The Q&A Archives: Border

Question: I have planted 24 Leland Cypress along my driveway for a green screen. They are beautiful right now. Everyone tells me I will have a problem when they get bigger. What should I do? Do I need to take 1/2 of them out? Can you prune a Leland, so it will look right. Also,
I am getting ready to start a cottage garden at the entrance to my house. Can you suggest a small tree that would not getto?

Answer: Leyland cypresses are very fast growing and can get out of hand without annual pruning to keep them under control. The best approach is to prune them before they get too large. Since you want a privacy screen you'll want them to grow thick and dense. The best way to encourage this growth habit is to use hedge trimmers on them and cut them all back by at least 6" every spring - 12" will be better. This will force growth behind the pruning cut which will keep the center filled in. The key to keeping Leyland's trim and compact is regular pruning. If you allow them to grow too large and then have to cut them back to bare wood, they will not develop foliage on the bare wood and you'll have unattractive plants.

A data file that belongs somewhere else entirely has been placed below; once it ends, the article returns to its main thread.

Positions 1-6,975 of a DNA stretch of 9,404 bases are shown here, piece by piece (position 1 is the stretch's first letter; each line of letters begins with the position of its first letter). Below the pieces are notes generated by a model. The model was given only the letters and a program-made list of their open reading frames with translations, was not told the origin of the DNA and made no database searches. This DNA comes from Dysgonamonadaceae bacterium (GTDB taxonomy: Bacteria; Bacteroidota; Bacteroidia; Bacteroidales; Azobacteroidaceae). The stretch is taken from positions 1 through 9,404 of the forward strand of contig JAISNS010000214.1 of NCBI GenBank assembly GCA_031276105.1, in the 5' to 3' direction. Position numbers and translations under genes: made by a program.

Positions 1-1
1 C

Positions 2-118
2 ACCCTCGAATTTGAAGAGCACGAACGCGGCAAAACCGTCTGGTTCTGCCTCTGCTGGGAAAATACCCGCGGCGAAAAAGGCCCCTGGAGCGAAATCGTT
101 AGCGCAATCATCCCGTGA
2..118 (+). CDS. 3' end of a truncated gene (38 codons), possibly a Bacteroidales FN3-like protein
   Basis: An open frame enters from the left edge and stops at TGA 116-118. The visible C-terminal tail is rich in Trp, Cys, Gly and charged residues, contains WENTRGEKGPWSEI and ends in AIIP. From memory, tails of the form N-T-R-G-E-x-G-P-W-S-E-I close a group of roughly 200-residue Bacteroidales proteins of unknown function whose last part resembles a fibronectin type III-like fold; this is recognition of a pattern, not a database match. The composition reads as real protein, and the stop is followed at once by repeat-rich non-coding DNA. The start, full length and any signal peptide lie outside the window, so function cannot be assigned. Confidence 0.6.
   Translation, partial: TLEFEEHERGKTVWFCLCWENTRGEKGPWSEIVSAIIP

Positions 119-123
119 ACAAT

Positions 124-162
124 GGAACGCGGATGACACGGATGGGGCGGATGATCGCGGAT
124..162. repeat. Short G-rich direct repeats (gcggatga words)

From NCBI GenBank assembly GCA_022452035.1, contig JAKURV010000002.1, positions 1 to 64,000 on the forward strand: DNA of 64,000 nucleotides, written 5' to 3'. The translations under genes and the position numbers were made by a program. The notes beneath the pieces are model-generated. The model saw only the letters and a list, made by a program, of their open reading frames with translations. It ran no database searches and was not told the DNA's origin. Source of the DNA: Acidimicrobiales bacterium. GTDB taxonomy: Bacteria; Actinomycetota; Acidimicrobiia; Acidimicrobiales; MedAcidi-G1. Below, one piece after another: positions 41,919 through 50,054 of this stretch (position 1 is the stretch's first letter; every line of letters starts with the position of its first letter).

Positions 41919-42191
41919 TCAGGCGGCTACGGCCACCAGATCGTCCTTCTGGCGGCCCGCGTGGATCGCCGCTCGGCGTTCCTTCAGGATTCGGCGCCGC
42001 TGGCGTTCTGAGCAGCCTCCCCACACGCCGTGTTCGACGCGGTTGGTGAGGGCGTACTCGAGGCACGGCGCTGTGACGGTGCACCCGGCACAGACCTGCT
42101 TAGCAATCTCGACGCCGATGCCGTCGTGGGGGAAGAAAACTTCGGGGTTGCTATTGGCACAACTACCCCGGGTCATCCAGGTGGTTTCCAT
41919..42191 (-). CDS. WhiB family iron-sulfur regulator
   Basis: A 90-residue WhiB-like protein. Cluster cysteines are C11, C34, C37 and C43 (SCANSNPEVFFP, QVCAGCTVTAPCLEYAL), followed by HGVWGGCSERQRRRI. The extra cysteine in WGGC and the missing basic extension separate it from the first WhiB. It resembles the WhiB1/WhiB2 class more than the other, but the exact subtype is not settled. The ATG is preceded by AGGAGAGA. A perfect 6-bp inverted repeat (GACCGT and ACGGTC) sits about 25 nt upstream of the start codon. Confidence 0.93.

Tree suggestions include: Texas Olive ( Cordia boissieri) A trouble-free tree from the Rio Grande, Texas olive is so named for it's yellow-green fruit resembling olives. It's form is densely rounded, with large gray-green rather coarse-textured leaves. Flowers are white with yellow throats and are borne in showy clusters from spring into late autumn. This tree is quite drought tolerant but flowering benefits from more frequent irrigation. Expect Texas olive to reach a height of 10 to 15 feet with equal spread. This is a truly trouble-free tree.

Crape Myrtle (Lagerstromia indica) A tree with multi-faceted interest, crape myrtle has beautiful clusters of large crape-paper-like flowers in bright pinks, reds and white. Flowering is continuous from spring to fall. Leaves turn a bright red-orange fall color, and shed to reveal beautiful cream and beige pealing bark. Crape myrtle can be grown as a single or multi-trucked tree. Here in the desert it will obtain a height of 18 feet over time. It grows in an upright, spreading form to an eventual height of 18 feet.

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